- The No Child Left Behind Act puts pressure on school districts and teachers to meet needs of students who are disadvantaged and to improve overall academic achievement of these students. (Diehl & Frey, 2008, p. 2)
- Both parents and teachers saw improvements in behavior of students who received school social work services for problem behaviors. (Diehl & Frey, 2008, p. 11)
- In schools today, children are faced with many developmental, social, and emotional issues which directly affect their readiness to learn and to adjust to school. Family’s of students also are facing increased pressure and changing economic conditions. This makes school social workers essential. (Diehl & Frey, 2008, p. 1-2)
- Within the school reform movement, social workers roles in schools are validated by the fact that there is evidence that school social workers reduce behaviors in students that interfere with normal school adjustment. (Diehl & Frey, 2008, p. 17)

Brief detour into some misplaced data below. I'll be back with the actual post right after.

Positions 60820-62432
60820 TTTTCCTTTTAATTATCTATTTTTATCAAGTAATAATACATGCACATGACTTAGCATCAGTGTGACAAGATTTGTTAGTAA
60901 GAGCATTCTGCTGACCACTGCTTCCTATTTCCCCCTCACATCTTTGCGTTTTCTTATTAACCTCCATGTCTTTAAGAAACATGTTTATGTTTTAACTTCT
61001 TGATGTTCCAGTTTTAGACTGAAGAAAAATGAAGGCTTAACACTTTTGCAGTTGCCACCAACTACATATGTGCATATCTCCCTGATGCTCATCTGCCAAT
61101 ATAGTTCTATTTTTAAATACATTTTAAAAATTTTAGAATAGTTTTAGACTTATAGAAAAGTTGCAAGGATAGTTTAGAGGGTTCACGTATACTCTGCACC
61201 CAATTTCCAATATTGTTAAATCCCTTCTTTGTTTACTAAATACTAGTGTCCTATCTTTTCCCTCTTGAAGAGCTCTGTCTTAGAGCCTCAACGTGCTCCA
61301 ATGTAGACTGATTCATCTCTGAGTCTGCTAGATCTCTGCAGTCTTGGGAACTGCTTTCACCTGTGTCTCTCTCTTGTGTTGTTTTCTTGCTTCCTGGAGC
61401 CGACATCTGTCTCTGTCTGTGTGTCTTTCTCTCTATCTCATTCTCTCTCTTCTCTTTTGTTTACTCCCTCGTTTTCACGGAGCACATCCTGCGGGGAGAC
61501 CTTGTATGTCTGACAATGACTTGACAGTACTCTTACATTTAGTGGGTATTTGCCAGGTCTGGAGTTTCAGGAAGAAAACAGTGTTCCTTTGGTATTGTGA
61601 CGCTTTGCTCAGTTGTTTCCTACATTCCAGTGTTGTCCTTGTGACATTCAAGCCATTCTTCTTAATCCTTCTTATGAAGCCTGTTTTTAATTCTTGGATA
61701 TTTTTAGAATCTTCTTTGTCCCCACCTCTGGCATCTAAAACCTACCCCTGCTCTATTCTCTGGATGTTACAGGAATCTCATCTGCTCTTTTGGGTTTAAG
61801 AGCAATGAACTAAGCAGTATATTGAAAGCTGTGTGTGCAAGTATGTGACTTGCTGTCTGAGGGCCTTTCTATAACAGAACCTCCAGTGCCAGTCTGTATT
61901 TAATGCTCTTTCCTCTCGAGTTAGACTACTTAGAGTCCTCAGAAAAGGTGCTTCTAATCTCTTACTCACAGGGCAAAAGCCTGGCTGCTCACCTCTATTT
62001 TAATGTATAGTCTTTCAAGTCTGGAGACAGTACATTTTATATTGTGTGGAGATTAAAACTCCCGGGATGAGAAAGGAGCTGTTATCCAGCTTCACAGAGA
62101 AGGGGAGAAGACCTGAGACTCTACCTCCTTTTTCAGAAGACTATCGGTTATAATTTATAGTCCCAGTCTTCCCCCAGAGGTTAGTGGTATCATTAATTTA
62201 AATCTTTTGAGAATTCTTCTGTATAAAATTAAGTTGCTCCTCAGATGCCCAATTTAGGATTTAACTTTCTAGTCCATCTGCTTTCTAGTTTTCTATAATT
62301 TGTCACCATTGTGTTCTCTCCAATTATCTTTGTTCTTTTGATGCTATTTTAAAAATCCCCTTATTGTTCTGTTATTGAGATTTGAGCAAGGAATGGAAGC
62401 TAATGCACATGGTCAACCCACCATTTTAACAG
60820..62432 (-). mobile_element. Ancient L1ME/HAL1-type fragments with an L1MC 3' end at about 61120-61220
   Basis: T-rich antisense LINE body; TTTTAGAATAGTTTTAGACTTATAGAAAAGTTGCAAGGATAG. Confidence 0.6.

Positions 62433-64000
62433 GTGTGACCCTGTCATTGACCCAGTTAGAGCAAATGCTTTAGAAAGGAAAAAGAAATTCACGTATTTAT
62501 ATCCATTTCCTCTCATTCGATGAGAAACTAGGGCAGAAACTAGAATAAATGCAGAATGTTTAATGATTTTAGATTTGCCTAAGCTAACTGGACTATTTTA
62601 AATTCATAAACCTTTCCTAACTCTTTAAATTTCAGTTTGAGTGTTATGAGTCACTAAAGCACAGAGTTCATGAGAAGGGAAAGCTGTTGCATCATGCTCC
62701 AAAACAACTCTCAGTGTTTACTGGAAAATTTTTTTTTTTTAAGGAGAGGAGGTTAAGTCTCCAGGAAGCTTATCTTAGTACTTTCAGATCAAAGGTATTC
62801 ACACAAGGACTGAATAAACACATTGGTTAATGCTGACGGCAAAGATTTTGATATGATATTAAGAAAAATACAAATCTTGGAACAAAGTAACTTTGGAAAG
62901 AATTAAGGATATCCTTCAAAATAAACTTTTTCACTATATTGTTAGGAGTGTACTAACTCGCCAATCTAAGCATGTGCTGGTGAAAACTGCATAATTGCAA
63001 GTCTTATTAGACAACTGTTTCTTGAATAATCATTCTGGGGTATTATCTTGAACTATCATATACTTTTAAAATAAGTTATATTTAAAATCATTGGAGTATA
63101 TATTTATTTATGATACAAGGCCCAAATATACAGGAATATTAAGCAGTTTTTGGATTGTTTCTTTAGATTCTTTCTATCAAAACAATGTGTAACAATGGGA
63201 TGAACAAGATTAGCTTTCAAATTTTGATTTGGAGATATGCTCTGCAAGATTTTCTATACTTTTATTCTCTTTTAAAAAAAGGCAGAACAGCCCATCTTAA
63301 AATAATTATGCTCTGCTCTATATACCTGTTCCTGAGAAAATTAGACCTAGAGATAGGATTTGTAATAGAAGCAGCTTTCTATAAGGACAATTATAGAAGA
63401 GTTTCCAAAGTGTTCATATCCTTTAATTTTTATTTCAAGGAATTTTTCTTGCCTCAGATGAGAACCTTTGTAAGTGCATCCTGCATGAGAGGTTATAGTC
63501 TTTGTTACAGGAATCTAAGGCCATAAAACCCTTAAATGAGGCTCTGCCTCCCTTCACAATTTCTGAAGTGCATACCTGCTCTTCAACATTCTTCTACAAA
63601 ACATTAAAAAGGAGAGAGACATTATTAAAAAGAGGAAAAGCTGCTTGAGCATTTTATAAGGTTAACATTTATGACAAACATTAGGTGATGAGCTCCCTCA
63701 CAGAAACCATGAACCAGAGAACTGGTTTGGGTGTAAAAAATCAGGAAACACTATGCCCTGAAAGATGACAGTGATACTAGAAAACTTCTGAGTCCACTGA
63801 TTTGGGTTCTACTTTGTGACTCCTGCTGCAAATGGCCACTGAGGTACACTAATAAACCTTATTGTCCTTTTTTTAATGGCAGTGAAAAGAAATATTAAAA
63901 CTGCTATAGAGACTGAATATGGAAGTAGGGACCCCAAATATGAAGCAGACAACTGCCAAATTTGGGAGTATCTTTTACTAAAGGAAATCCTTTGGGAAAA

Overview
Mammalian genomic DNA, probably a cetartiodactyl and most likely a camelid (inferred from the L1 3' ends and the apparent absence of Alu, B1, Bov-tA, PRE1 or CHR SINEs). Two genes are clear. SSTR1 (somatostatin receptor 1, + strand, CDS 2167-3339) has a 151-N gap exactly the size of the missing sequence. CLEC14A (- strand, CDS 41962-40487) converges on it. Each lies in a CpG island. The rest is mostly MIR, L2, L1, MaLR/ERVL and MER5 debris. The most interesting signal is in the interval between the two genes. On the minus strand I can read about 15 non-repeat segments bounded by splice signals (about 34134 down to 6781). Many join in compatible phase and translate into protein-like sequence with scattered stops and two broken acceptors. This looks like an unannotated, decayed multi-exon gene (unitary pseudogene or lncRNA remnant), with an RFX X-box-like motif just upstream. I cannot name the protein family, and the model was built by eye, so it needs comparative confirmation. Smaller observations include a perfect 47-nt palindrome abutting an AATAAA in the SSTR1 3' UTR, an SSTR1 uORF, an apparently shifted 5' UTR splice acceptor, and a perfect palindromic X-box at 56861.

- The social worker’s aid in reducing poor behaviors have been linked to decreases in special education placement, violence, alcohol and drug use, teen pregnancy, school dropout, school behavior problems, and poor classroom performance/attendance. (Diehl & Frey, 2008, p. 17)
- Generally, services provided by school social workers include reducing risk factors associated with problem behaviors, case management, counseling (includes individual, group, and family), student and family assessment, and school/teacher consultation. (Diehl & Frey, 2008, p. 3)
- Many of the problems student’s today face have associations with the community surrounding them. Therefore, schools, including school social workers, AND community organizations must work together to address the problems not only students are facing, but their families and their communities as well. (Diehl & Frey, 2008, p. 17)
Diehl, D., & Frey, A. (2008). Evaluating a Community-School Model of Social Work Practice. School Social Work Journal, 32(2), 2-17.